To date, two of the three critical books on Brathwaite are commentaries on Masks. This situation is interesting, since the book is his most "masked," most self-consciously written in a voice other than his own, and most unlike his other work; its unusually self-contained and "classical" form reflects the coherence of the traditional African culture that provides both its subject and its formal models. Indeed it was one of the first West Indian texts to present an accurate (because firsthand) view of Africa, and probably for that reason it has earned praise from African critics: Ama Ata Aidoo noted that Masks succeeds better than any previous work in "acceptance of Africa--our shame, our glories, past and present--not in defense or aggression, but quietly." In the Caribbean both Baugh and Jean D'Costa praised the unity of tone and conception, and Baugh added, "one is now better able to appreciate how the more strident tone of that book [Rights], the greater looseness of structure, the more violent shifts of tone express the dislocation, rootlessness and fragmentation of the New World Negro" (Bim, July-December 1968).
Islands is the longest of the three volumes in the trilogy, twenty-nine poems amounting to over one hundred pages. Rights asks its central question, "Where is the nigger's home?" And Masks seems to offer the predictable answer: "Africa"--until the speaker discovers what lies behind that answer. Islands then ventures another answer: "his home is where he is." "New World," the first of five sections, returns to the Caribbean, where "the gods have been forgotten or hidden." Bereft of mythology or native language, objects have no meanings, or remain the property of the European who names them. For that reason, "clinks of dew in the grass is the nearest we will get to god," and the choice of words calls to mind at once the vision of Africa that Tom glimpses in the dew in Rights. With eyes freshened by the experience of Africa, Brathwaite surveys the Caribbean for its repressed culture, its survivals from Africa, and its indigenous innovations--the psychic furniture that might make it a comfortable home. So in Islands he recognizes the gods who (sometimes disguised or distorted) have made the middle passage: Anansi, Legba, Ogun, and the rest. Eventually the speaker sees continuities in his own relatives, so in his uncle he recognizes Ogun, and out of the background Tom begins to emerge again. Brathwaite is equally concerned with acknowledging the living rites that the Caribbean has forged for itself out of its creole heritage: rituals as various in function and origin as "pocomania" (a Jamaican religion), limbo, cricket, and the carnival. The poem "Shepherd," for example, dramatizes the act of spirit possession in pocomania and contextualizes it in the trilogy by means of verbal echoes of the arrival of Osei Tutu, of the "Atumpan" drumbeat, and of the orphan's lament, all these traces of Africa (that is, of Masks) now audible in the Caribbean.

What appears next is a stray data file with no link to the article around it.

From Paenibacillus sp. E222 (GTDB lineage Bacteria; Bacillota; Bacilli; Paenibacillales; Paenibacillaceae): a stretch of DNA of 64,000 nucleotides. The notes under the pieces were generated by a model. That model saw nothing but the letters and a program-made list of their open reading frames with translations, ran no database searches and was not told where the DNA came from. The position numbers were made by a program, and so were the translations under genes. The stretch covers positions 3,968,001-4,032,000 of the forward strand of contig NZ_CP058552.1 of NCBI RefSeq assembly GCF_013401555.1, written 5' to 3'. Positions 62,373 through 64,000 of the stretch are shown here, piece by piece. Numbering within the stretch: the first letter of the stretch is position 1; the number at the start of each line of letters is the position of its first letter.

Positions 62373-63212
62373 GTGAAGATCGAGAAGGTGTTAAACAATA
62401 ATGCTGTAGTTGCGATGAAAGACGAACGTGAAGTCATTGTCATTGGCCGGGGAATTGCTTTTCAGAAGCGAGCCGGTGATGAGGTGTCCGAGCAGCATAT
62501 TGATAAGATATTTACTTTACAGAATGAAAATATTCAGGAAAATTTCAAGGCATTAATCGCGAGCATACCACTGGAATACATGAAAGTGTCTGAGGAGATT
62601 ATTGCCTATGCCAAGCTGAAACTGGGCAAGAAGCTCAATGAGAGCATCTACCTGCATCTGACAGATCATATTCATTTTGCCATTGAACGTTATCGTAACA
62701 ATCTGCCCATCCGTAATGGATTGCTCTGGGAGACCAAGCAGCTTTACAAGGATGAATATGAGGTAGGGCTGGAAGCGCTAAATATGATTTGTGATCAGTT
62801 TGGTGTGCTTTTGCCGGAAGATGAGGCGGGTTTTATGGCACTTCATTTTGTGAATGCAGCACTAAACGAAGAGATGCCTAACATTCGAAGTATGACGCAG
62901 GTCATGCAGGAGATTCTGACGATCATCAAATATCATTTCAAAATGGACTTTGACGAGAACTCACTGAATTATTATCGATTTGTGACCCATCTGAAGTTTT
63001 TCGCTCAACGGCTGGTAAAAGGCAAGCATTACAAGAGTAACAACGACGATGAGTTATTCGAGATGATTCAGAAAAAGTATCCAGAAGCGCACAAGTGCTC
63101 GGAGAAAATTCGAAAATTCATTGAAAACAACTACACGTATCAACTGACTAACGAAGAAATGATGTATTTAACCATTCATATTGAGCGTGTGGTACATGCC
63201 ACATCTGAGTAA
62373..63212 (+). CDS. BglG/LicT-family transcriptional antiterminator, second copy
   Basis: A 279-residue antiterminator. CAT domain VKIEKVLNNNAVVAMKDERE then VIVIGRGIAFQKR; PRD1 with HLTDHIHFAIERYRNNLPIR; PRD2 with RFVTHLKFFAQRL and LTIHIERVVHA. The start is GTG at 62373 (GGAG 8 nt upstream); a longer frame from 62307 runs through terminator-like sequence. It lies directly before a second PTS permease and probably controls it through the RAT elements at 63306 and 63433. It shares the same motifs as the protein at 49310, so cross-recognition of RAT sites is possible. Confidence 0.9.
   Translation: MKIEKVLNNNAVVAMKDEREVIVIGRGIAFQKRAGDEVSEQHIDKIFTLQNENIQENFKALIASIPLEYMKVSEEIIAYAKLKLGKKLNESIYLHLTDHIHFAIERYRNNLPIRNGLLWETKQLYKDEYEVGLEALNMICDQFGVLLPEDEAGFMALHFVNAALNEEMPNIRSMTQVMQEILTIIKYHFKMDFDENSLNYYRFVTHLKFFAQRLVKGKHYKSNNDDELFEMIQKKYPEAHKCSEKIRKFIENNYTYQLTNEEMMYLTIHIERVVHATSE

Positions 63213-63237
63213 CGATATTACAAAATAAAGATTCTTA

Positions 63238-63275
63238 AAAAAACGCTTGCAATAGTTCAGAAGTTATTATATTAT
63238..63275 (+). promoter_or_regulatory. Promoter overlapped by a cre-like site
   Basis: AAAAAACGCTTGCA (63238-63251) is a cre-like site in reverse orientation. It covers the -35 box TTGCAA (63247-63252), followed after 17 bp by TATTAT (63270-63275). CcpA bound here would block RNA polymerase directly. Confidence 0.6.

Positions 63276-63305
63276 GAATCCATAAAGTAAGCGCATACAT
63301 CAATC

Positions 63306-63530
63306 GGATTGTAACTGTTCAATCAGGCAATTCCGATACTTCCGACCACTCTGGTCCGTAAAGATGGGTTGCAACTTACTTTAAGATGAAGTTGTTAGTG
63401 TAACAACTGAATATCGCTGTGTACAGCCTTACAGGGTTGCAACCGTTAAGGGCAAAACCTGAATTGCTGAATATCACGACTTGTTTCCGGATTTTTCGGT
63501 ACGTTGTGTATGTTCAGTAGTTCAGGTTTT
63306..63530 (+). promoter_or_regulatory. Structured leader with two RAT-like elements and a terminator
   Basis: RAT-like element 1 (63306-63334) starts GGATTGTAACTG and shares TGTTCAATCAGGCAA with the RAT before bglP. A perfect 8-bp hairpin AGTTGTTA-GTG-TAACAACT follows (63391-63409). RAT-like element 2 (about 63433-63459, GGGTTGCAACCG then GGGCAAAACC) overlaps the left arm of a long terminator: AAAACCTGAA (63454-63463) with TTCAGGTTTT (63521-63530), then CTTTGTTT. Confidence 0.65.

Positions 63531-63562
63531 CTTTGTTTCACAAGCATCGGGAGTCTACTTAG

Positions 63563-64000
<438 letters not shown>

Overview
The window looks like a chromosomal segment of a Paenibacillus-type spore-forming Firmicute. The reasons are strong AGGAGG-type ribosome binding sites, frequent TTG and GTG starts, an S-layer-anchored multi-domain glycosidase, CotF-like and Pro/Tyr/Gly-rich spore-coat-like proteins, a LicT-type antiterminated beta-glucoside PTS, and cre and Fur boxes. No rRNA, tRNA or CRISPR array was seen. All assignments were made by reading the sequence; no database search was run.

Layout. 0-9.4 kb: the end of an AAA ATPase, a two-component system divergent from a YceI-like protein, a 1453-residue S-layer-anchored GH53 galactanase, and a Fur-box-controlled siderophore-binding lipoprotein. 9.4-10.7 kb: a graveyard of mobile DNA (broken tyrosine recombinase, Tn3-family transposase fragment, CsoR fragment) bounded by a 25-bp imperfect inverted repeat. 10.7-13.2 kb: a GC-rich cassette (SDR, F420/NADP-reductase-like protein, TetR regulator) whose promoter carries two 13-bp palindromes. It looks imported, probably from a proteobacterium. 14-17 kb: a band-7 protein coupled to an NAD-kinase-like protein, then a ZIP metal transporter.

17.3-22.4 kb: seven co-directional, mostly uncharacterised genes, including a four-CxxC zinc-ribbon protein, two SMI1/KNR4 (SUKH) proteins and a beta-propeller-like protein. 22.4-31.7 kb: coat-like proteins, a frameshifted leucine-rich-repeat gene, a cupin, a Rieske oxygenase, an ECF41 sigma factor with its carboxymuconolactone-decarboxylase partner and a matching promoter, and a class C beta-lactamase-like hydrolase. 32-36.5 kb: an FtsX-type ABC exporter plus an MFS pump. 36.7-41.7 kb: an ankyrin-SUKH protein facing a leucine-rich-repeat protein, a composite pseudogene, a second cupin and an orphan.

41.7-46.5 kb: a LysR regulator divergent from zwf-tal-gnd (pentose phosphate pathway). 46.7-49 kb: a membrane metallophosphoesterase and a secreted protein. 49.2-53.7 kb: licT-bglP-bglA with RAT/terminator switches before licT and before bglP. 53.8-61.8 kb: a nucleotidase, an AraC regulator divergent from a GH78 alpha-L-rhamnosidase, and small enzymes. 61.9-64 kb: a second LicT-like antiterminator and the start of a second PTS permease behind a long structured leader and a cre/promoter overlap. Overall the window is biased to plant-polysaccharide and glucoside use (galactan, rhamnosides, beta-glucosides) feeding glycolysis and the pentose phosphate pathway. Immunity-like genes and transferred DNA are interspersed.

Most of Islands is taken up with various investigations of and reflections on the matters of cultural continuity, survival, recovery, and reconstruction. Throughout the book Brathwaite's faith in the Caribbean is figured in a group of paradoxical images--seed, egg, pebble, coral, fetus, and closed fist--all of which combine apparent imperviousness and sterility with growth.
Characteristically the final section of the entire trilogy is entitled "Beginning," and in the poem "Vévé," as so often in the trilogy, Brathwaite ends with a moment on the brink of vision--just before the carefully crafted net of the fisherman imposes its patterned order on the sea, just before the god is invited to walk among us in the body of the living, just before the poem itself effects the goal of transformation. After all, this poem exemplifies the active cultural role of poetry in a living society, and it ends with the empowering of its readers. By the success of his poem's articulation Brathwaite clearly hopes to make the idiom of his people admirable to them and at the same time to inspire West Indians to see and shape their own culture. As Islands concludes, he looks forward to a communal effort at making "here ... on his broken ground ... something torn and new."
Critics praised the final volume of the trilogy for its lucidity of construction and of imagery, though Kenneth Ramchand (in Tapia, 2 January 1977) rather curiously criticized Islands for its "rhetorical precision, the crafty appropriateness of writing with palpable designs upon us." As usual Morris spoke for many readers: "the fact is, the author of Islands is a better poet than the author of Rights of Passage" (New World Quarterly, 1969). With the publication of Islands, it was possible to address the trilogy as a whole, even before it appeared in a single volume as The Arrivants. Attention focused on the technical innovations, on the contribution to the exploration of Caribbean identity, and on the deft harmonization of personal and public objectives.
That last point was particularly prominent in Jamaica, where as Morris said, Brathwaite was seen as "a public figure arguing for particular kinds of social and cultural change," a highly visible cultural hero of such personal presence and authority that he was sometimes called a "guru." When critic Marina Maxwell (New World Quarterly , 1971) characterized him as "the central drum sounding the way home," she indicated how much the regional success of the poem and its author depended on its immediate, popular impact through live performances, beginning with a historic reading for the Jamaican P.E.N. Club in 1968 and continuing through recordings and radio presentations. Unlike much of Brathwaite's later work, The Arrivants is not difficult poetry, there is no great density of expression, and its apparent obscurities are more often cleared up by information than by interpretive skill. Indeed one of the effects, and perhaps one of the conscious objectives, of the trilogy is to make readers aware of African and Caribbean history, West Indian folk culture, and more--just as Eliot's The Waste Land (1922) made its first generation of readers aware of metaphysical poetry and Jacobean drama.